Meanwhile, in neighboring Haddonfield, burglaries have spiked 250 percent, including more than three-dozen reports of copper downspout thefts.
Rumblings in both communities reflect unease with the scope of these incidents, with a handful of residents inquiring about the viability of alternative policing measures.
At the Feb. 6 meeting of the Collingswood borough commissioners, Washington Avenue resident Earl Burak asked Mayor James Maley whether the borough should consider re-deputizing the citizen-led town watch the community had established in the 1970s.
“Considering the problems we’re having now with the break-ins and robberies and seniors getting beat up and cars being stolen, is there a possibility that the police force would need to get together and institute a town watch?” Burak asked. “It was good back in the 1970s.”
Maley responded that although he appreciated Burak’s enthusiasm, “most cops will tell you they’re not big fans of a town watch.”
Maley said that what residents ought to take away from the incidents Burak mentioned is their relatively prompt resolution at the hands of law enforcement professionals.
“Very shortly after we had these things, we caught the guys pretty quickly,” Maley said. “Even the vandalism we’ve had, we’ve generally been able to catch the guys.”
Rather than a militant citizenry, Maley said that what the town needs is people who are unafraid to call 911 at the first sign of trouble.
“If you see something that doesn’t look right, call the police,” Maley said. “Everybody needs to be a part of that.”
A creative approach
Bill Tourtellotte, 49, president of the Haddonfield Civic Association, said the town needs “fresh ideas [and] public involvement” to halt the thefts of copper downspouts.
Tourtellotte, who says his parents were part of the Haddonfield Town Watch in the late 1960s and early 1970s, advocated “a creative approach” to crime-busting.
“We need to figure out a way to catch these guys other than patrolling or someone calling to say a gutter is missing,” he said. “Maybe the neighborhood watch should come back.”
Haddonfield Police Chief John Banning said a neighborhood watch could supplement law enforcement with additional eyes and ears. In the age of the mobile phone, he said, everyone is a potential look-out.
“I think a neighborhood watch would be great,” Banning said. “The more eyes we have the better. The good thing now is just about everyone has cell phones. We used to need radios for neighborhood watches.”
But Collingswood Police Lt. Glenn A. Prince cautions that the enthusiasm associated with community policing can be mislaid in moments of excitement. The average citizen does not have the right to lay hands on anyone, he says, wary of the potential for acts of vigilantism. It is far better, he says, to call the professionals responsible for keeping the community safe.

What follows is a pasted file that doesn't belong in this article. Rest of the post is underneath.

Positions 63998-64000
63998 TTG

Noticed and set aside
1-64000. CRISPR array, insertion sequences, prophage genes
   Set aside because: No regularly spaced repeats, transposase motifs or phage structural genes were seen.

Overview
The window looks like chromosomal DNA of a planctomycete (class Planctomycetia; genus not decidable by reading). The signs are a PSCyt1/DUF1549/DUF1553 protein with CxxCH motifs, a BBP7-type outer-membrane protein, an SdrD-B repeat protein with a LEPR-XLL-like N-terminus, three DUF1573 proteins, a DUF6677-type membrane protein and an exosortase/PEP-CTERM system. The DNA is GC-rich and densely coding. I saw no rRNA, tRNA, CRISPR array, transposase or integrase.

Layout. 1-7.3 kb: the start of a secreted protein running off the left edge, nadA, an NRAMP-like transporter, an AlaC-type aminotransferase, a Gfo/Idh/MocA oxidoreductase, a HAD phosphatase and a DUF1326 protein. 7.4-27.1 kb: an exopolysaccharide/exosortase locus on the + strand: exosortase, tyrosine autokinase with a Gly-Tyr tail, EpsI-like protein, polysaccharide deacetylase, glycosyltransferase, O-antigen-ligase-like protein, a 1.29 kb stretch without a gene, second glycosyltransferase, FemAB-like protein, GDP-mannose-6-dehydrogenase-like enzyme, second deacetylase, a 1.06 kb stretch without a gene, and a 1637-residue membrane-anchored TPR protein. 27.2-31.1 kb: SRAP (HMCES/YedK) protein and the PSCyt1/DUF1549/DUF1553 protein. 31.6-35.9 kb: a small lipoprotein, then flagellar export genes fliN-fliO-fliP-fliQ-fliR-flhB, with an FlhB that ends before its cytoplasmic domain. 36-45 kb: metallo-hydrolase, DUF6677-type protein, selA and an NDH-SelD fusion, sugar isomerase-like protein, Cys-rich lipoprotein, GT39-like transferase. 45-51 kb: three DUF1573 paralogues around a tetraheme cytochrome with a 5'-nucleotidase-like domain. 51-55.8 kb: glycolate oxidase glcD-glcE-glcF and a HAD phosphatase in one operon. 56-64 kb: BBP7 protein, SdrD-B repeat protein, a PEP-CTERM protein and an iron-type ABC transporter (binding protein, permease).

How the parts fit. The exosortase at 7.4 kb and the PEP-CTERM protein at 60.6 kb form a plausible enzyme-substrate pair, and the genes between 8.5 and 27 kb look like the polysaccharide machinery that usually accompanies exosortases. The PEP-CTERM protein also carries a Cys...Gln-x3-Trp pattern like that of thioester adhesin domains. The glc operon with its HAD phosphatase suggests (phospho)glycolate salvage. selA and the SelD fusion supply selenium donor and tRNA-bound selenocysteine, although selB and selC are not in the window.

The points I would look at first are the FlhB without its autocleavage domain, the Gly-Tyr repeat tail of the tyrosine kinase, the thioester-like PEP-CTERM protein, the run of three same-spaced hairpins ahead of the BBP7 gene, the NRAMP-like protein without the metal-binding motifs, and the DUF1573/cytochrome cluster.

“If you see something, our response times are second to none,” said Prince. “We are dedicated and committed to the community that we serve. Every call gets a response.”
Prince also pointed out that the majority of police officers employed by the borough of Collingswood either live in town or close by. Every Collingswood officer is assigned his or her own portable radio that they have even when off-duty.
“You have to remember that most of our police officers live here,” Prince said. “When I’m off duty, I’m still here. I patronize the local bank, the WaWa, the dry cleaner. It’s not uncommon on a police officer’s day off to see 40 people that you know.”
A way to help reduce costs
Collingswood saw the future of a likelier solution at that same commissioners meeting, when Maley and Collingswood police Chief Richard Sarlo swore into service Special Officer Class II Samuel Rocco. Rocco is the only Class II Special Officer in the Collingswood department.
A special officer “is trained in motor vehicle laws, first aid, criminal law, use of force and other basic areas,” according to NJlawman.com. Such officers are typically assigned to traffic enforcement, and are only permitted to carry firearms once they reach the Class II designation.
“The Special Officer Class II has full police powers but only while on duty,” the website says.
The savings of employing a special officer is significant; typically they serve at an hourly rate about $50 less than that of a full-time police officer, and are limited to part-time hours. Each municipality is allowed to designate one special officer to whom those hourly limitations do not apply when assigned to protect a public entity, such as a park or housing authority building.
Historically, Collingswood has hired its full-time officers from the pool of candidates that come from the special officer program, Prince said.
Maley described Rocco’s hiring as “a way to help reduce our costs while still trying to increase some of the policing and enforcement” in Collingswood, and Commissioner Michael Hall called it “another way to get people on the street.”